I have a Postgres 9.6 database that is corrupted. The hardware it was running on went bad, and there is at least one corrupted page in the DB. When running pg_dump I get the following error:

pg_dump: WARNING:  page verification failed, calculated checksum 24925 but expected 25309
pg_dump: Dumping the contents of table "my_table" failed: PQgetResult() failed.
pg_dump: Error message from server: ERROR:  invalid page in block 250471 of relation base/16384/754450

This particular table is easy to fix even if data is missing, so what I'd like to do is to zero out that page entirely and continue with the DB. But I could not find a way on how to do that, how do I tell Postgres to ignore the error, delete the data in that page and go on? pg_dump itself doesn't seem to have an option like this.

I also would like to know if there are more checksum errors, but the tool I found for this is only present since Postgres 11 and not in my older version.

How do I fix the bad pages by removing all the data in them, so that the database can continue to run and pg_dump can run again?

1 Answer 1


Set zero_damaged_pages to on, then PostgreSQL will treat each page with a damaged header like an empty page, and you can dump the table.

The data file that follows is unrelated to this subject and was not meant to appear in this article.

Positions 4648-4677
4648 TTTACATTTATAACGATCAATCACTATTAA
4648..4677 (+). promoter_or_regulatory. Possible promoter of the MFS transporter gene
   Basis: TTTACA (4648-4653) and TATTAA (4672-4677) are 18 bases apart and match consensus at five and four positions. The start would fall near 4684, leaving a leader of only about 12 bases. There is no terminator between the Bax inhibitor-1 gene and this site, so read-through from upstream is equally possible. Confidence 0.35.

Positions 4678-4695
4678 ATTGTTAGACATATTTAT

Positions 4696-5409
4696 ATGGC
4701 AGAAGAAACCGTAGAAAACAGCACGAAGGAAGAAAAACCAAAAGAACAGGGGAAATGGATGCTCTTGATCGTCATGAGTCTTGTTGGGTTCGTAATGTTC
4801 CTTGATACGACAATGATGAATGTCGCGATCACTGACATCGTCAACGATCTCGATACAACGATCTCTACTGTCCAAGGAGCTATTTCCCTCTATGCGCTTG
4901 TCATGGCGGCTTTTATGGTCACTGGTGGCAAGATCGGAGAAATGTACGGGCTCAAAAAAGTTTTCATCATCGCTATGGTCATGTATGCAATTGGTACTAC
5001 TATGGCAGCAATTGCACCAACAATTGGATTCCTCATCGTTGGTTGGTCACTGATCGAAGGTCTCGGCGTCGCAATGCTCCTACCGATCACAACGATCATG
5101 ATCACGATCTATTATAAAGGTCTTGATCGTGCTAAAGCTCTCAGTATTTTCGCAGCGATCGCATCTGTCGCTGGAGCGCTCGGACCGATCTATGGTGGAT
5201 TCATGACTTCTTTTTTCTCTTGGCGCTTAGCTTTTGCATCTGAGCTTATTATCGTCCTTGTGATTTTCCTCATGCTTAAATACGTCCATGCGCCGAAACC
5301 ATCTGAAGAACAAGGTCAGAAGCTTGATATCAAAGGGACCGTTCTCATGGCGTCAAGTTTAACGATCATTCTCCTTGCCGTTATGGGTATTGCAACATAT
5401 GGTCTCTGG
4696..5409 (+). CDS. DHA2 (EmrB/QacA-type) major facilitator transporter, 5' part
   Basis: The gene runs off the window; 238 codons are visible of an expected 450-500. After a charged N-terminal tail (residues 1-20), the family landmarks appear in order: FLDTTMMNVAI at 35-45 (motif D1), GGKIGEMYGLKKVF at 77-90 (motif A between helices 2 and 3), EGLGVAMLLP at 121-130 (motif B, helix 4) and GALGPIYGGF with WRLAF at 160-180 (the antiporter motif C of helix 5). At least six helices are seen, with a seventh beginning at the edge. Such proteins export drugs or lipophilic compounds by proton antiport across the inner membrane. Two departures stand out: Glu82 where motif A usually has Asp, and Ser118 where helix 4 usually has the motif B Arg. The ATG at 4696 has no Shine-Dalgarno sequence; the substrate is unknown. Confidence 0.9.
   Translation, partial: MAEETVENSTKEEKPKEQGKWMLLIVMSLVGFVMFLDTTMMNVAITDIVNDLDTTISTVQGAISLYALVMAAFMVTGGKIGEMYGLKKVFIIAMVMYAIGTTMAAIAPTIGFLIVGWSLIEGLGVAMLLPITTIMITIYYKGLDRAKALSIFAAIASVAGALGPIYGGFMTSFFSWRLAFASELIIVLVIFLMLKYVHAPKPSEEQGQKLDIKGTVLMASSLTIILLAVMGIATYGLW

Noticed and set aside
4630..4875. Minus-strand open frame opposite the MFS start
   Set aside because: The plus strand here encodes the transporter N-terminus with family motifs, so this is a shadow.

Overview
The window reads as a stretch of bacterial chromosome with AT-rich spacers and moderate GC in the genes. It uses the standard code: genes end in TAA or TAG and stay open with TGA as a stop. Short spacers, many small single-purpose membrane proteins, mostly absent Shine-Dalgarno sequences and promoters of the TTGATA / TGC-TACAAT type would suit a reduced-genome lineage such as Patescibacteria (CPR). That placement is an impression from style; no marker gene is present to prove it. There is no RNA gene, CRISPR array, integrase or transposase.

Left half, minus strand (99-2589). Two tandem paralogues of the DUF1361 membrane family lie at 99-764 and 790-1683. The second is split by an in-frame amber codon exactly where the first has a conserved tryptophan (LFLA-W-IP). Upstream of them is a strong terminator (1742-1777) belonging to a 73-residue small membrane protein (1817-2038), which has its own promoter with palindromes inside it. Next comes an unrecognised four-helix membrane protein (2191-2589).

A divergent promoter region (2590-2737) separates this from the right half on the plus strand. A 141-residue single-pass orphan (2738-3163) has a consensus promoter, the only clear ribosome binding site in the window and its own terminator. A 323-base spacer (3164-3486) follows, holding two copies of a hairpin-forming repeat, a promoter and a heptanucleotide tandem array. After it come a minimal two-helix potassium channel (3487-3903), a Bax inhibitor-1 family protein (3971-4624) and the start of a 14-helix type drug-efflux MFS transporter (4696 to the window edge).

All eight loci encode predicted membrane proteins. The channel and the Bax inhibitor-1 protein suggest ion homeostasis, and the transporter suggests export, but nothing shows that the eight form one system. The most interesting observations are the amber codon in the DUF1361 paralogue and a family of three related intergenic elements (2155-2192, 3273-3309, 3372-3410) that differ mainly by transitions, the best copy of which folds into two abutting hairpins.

• That worked, though I also get new errors then about "missing chunk number 0 for toast value [...]". I can fix those by truncating the entire table, but finding out only the affected rows is rather tedious.
    – Fabian
    Commented Jul 18, 2023 at 12:22
  • Pretty easy with a loop like DO $$DECLARE k bigint; BEGIN FOR k IN SELECT id FROM tab LOOP BEGIN PERFORM badcol::text FROM tab WHERE id = k; EXCEPTION WHEN OTHERS THEN RAISE NOTICE 'Broken row with id = %', k; END; END LOOP; END;$$;. Update the broken value in the table to NULL or something. Commented Jul 18, 2023 at 12:36
  • Thank you for the suggestion, unfortunately that doesn't seem to trigger the error. A PERFORM * FROM bad_table just runs though without complaint for some reason. And I don't know which column is the problem, there are quite a few large columns in that table that could be stored in a TOAST table.
    – Fabian
    Commented Jul 18, 2023 at 13:19
  • Right. I didn't write PERFORM *. Try all these columns then. Commented Jul 18, 2023 at 13:53

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